A home's overhead surface is often overlooked, receiving a ho-hum white-ceiling-paint finish at best. Even when you're working with a tight budget, the vast ceiling area is a blank canvas for multiple wallet-friendly finishes. Paint, texture, impostor tin and even fabric can provide low-cost character without looking cheap.
Pretty In Paint
Paint is more than wallet friendly; unexpected ceiling color can jazz up a bland room, warm up a visually cold one or heighten a low space. For a room that lacks style, contemplate using metallic paint or a mixed-color pattern over head -- you don't have to have Michelangelo's skill when you have stencils, stamps or templates for making shapes -- or painter's tape to help you form stripes or outlines. To raise a low overhead, keep the ceiling-to-wall contrast low, such as with mid-blue walls that meld into a light-blue overhead surface. The space with an overly high ceiling or daunting openness benefits from a cozy sandwich of pale tan or off-white walls between a warm brown, bronze or charcoal ceiling and richly colored rugs.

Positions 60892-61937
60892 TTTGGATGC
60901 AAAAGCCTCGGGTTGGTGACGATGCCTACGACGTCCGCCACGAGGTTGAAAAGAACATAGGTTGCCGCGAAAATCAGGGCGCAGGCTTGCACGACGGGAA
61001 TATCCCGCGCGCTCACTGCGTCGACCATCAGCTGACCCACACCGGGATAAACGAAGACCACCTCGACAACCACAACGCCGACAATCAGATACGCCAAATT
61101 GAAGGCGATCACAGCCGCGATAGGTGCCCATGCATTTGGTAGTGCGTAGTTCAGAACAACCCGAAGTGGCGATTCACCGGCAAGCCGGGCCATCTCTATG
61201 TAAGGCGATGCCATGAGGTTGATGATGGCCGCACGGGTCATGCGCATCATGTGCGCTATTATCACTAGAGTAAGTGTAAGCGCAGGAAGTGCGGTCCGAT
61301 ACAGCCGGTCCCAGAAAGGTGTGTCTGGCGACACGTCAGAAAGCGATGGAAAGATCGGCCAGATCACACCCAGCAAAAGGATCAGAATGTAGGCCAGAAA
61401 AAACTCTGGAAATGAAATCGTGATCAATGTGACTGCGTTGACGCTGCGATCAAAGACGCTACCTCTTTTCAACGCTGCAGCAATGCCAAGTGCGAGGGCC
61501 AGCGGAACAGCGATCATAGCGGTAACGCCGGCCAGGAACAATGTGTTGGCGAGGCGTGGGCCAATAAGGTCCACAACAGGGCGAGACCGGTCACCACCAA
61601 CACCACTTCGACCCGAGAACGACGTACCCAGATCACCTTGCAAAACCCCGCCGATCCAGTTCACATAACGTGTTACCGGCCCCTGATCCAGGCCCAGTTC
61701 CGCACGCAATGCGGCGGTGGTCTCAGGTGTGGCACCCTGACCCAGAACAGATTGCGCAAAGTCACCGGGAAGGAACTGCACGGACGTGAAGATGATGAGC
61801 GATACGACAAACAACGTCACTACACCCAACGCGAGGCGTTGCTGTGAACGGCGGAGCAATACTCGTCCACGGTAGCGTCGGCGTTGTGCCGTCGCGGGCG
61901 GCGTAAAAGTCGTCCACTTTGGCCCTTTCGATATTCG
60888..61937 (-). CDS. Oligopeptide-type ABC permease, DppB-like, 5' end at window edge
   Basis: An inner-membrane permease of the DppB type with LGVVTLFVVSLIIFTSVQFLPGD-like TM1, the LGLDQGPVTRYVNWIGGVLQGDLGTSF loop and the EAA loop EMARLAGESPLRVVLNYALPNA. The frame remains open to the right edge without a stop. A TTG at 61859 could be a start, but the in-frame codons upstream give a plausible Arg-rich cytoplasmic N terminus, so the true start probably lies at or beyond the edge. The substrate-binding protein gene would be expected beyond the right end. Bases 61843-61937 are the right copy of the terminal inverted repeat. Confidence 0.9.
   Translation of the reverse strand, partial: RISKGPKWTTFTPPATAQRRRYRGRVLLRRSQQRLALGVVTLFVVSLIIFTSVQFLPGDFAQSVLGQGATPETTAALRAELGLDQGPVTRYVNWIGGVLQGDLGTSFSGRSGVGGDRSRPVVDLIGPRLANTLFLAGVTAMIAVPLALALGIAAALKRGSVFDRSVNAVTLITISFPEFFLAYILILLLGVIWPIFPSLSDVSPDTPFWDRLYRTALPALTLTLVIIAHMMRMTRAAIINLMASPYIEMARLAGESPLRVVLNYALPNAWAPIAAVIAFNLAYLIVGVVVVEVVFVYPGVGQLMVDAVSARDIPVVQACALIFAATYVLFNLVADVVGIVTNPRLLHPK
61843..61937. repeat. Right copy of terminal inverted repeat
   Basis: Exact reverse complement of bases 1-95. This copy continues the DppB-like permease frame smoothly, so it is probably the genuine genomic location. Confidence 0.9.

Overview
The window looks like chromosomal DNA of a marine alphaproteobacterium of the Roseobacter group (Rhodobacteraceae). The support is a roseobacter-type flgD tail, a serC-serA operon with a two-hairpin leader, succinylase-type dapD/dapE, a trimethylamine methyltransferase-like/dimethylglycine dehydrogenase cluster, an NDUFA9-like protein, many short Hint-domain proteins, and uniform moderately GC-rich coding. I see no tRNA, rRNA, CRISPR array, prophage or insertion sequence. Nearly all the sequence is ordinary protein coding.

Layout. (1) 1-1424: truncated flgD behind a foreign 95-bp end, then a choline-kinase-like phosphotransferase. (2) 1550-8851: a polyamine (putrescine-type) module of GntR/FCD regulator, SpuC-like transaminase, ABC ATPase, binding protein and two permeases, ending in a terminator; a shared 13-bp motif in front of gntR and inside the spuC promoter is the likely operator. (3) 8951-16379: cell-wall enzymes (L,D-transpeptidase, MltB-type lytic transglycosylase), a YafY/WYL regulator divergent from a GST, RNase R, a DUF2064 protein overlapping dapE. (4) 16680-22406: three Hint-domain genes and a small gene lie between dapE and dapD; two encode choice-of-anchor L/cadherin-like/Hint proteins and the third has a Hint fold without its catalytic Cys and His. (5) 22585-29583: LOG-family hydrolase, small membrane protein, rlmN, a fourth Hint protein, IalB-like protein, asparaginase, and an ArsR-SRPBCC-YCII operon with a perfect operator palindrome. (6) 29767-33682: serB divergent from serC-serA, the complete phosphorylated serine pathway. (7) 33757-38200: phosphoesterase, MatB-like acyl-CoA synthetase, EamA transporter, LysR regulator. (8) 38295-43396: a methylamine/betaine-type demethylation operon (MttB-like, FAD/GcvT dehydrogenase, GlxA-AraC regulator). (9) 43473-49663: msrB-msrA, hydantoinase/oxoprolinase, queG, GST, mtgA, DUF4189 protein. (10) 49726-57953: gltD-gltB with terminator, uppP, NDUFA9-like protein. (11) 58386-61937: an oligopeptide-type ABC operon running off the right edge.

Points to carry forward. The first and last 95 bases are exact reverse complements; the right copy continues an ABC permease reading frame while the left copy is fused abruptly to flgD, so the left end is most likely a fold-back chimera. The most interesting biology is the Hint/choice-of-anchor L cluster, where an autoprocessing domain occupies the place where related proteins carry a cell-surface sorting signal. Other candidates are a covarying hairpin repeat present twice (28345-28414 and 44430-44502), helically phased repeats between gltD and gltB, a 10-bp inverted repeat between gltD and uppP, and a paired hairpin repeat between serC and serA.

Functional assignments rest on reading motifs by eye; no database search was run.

Faux Tin Is In
Tin, steel, copper or brass ceiling tiles or panels may be as in style today as they were decades ago, but the faux versions are more in reach of a tight budget. Aluminum, mineral fiber and plastic tiles can cost at least two or three times less than some of their classier counterparts, especially if they're the glue-up style rather than the drop-in type, which require a T-bar hanging system. Although fiber-based tiles hold up well in dry areas, aluminum or plastic tiles are moisture resistant and long lasting in the kitchen or bathroom.
If you're a do-it-yourself aficionado, you can cut costs by at least half by learning to texture your ceiling rather than hiring a professional to do it for you. Typically, you can trowel texture or drywall mud over new drywall without first applying primer, but refer to the product's label for specific instructions. Textured paint is another wallet-wise option, and you can relatively easily apply it with a special fabric, stippling or stencil paint roller, making this a more do-it-yourself-friendly project. Apply primer to new drywall before using textured paint.
Finished With Fabric
Flowing fabric hung in swagged or draped fashion from the ceiling adds warmth to a chilly basement, opulence to a dreary den or romance to a boring bedroom. Instead of using costly material, go with ready-made curtains: burlap, tobacco cloth or a dropcloth. If you prefer more color or pizzazz, add a print or pattern to the material with stamps and fabric paint or make stripes using latex paint and painter's tape. No matter what you plan to use to dress up your ceiling, if it's secured safely, suitably stylish and cost efficient -- it can have pleasing results.
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